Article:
Notes from the Underground

by Fyodor Dostoevsky

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How can Notes from the Underground be considered an existentialist novel?

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Fyodor Dostoevsky’s 1864 novel Notes From the Underground can easily be viewed through an existentialist lens. A clear definition of existentialism is difficult to pin down. Such a diverse variety of thinkers with conflicting views are lumped into the category of “existentialist” that the term requires a common definition before moving forward with a response!

Existentialism emphasizes the individual human’s existence and free will. Most existentialists reject religion and argue that no deities inhabit our universe. As a result, meaning for humanity is self-derived rather than imposed by God. In some ways, it is ironic that Dostoevsky is often categorized in this manner because he was NOT an adherent to existentialism. As a devout Russian Orthodox Christian, Dostoevsky feared the societal and individual consequences of the rising popularity of proto-existentialists.

Dostoevsky’s novel Notes From the Underground does not promote existentialism. Instead, Dostoevsky uses his stories to warn about the dangers of this philosophy. The results aren’t pretty!

The unnamed narrator and protagonist of Notes From the Underground is a sadistic, bitter former civil servant who lives an isolated life in St. Petersburg. Delivering his narrative in a rambling journal, the “underground man” struggles to understand his position in the world and communicate his belief-systems in part 1 of the book. The narrator writes that

the whole work of man really seems to consist in nothing but proving to himself every minute that he is a man and not a piano-key!

The “underground man” is adamant that he creates his meaning. He does not want to be a part of a whole—he wants the free will of an individual to shape his own existence! He resents the forces that impede him in this endeavor but struggles to control his wild impulses. Although others may not comprehend his motives or actions, the “underground man” firmly believes in himself, and this is all that matters to him. The narrator’s behavior and beliefs in Notes From the Underground tie directly to existentialism for this reason. I hope this helps!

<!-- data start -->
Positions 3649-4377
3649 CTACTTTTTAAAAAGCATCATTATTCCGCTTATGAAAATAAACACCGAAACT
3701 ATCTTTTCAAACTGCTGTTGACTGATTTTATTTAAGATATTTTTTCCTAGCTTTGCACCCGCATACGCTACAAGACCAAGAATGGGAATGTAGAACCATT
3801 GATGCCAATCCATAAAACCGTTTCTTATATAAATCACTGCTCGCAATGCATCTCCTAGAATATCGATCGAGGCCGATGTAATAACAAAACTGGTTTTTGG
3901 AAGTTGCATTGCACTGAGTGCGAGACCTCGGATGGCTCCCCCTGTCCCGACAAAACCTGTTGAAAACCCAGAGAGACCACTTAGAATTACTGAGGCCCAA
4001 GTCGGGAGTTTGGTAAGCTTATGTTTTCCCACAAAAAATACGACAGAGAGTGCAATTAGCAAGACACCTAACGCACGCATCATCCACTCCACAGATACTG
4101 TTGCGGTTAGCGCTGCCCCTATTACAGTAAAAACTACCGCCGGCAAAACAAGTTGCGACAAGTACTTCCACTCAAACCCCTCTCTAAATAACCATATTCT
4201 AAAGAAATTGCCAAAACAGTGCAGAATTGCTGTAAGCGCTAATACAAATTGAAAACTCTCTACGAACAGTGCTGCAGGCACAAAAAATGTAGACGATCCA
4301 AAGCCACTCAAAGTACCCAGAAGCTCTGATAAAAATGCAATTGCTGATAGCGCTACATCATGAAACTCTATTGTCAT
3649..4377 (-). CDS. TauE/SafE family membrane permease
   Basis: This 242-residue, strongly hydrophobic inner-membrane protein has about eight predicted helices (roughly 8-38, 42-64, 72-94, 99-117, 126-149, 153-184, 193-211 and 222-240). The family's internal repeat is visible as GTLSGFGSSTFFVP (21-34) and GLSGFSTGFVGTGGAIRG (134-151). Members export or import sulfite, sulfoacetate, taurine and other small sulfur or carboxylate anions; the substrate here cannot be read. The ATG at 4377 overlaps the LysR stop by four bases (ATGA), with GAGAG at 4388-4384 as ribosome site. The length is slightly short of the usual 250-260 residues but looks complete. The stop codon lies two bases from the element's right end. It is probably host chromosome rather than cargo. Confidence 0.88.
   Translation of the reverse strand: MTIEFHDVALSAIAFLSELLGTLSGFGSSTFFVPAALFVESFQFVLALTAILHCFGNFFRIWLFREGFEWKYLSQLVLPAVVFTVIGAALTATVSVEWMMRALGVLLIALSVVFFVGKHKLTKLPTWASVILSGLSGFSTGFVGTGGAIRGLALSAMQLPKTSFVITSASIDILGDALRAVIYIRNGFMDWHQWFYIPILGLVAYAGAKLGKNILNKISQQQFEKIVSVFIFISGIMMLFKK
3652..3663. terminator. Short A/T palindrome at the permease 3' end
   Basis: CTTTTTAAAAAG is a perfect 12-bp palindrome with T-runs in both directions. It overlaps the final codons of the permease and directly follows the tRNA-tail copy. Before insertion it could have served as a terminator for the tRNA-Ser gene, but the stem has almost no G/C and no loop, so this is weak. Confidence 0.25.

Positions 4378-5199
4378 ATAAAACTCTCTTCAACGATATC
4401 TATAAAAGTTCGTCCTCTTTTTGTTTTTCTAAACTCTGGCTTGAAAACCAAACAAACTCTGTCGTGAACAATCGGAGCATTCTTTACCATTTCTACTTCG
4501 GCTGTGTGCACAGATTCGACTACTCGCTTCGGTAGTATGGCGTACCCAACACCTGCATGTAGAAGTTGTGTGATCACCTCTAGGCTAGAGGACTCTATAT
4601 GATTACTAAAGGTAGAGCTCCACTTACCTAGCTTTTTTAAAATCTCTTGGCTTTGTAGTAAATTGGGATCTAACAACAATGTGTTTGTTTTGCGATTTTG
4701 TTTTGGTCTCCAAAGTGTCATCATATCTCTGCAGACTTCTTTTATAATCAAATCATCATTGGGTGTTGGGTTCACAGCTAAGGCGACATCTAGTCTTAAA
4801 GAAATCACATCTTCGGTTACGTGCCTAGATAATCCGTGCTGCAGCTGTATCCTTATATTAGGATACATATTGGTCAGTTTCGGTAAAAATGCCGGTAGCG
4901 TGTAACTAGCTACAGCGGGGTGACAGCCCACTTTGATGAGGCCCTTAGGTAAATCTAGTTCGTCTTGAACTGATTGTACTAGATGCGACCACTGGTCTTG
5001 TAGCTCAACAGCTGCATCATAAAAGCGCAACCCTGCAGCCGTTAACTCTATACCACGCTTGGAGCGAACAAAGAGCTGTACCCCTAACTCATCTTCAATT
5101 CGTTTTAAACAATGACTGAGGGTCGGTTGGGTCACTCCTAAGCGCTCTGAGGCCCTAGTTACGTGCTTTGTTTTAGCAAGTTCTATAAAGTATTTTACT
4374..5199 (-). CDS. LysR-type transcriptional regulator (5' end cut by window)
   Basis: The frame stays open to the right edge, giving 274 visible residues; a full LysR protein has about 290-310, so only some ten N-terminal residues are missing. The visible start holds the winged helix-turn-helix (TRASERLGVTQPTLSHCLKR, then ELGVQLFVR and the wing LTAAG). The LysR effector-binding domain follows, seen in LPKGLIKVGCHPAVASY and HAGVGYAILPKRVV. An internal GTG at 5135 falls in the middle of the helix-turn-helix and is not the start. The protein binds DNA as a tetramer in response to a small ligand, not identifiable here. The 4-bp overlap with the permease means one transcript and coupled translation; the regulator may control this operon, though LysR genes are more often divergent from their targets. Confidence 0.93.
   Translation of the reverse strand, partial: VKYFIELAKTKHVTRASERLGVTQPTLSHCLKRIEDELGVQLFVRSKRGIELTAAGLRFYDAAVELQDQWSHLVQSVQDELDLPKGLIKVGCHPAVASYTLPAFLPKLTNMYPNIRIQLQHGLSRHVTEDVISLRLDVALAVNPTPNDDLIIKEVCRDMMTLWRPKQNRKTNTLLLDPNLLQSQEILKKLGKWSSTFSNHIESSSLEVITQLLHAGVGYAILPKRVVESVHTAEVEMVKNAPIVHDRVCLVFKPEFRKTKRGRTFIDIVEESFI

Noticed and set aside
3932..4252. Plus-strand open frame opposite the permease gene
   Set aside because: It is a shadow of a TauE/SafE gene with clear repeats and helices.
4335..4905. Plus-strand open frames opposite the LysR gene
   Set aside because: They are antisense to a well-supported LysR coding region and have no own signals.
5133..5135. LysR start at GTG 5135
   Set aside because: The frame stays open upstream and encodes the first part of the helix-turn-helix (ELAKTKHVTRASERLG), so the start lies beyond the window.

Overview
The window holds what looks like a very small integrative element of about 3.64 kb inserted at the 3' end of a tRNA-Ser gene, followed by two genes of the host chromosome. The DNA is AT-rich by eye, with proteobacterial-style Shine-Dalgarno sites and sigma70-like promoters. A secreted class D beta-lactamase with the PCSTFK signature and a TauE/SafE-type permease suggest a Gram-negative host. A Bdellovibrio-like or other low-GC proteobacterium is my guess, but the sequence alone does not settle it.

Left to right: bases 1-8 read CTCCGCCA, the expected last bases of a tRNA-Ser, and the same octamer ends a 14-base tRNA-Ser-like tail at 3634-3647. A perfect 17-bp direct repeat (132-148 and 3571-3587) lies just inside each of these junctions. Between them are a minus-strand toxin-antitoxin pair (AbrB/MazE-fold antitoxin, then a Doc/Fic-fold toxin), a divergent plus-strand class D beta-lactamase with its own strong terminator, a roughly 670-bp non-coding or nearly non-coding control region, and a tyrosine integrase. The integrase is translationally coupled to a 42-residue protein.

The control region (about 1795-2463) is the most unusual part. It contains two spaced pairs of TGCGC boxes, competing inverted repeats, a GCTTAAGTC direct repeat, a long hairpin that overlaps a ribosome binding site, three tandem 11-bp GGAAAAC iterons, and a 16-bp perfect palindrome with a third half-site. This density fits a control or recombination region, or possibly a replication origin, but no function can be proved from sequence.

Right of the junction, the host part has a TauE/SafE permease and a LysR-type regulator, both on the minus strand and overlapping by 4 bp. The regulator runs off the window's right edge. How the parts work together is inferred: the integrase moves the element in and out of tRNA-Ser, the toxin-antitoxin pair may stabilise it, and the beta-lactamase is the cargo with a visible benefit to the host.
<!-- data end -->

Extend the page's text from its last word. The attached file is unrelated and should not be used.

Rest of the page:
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The two main attributes of the Underground Man are his self loathing, which extends to everything and everyone around him, and his belief in free will, in that his greatest pleasures derive from acting exactly as he wishes, regardless of social expectations. This leads him, for example, to take pleasure from his toothaches precisely because he will not go to a dentist like other people. At the same time, he recognizes the uselessness of such decisions, which in turn reinforces his sense of self loathing, and his determination to act independently. He is, in short, rendered inert by this psychological double bind he has constructed for himself.

This is existential in the sense that the Underground Man's plight is a function of human nature, or the business of being a living human. That is, he feels helpless to raise himself out of this cycle, yet at the same time is aware of the absurdity of his situation and devotes almost all his energy to its contemplation.

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I think that Dostoevsky's work is considered an existentialist work because it openly declares that there is little in way of transcendent totality in human  consciousness.  Dostoevsky's "underground man" is the existentialist protagonist.  He exists, without any sort of sanctuary and refuge from the pain and agony that exists consciousness.  His predicament and the manner in which he is depicted fulfills many of the conditions of existentialism.  The lack of faith in God or religious exploration is one such way in which the protagonist, the "angry man," is an existentialist character.  Little in him represents the idea that there is an external and transcendent end capable of achievement in consciousness.  There is freedom in the life of the angry man, another tenet of existentialism.  The freedom to live one's life and actually live in a state of perpetual hurt and resentment is another condition present in the novel that is akin to existentialist ideas.  This helps to bring to light the idea that there is a search for meaning and identity which is a part of the existentialist ideas as well as the angry man's condition in the world, one in which there is little in way of solidity, and one where there is constant flux and change.

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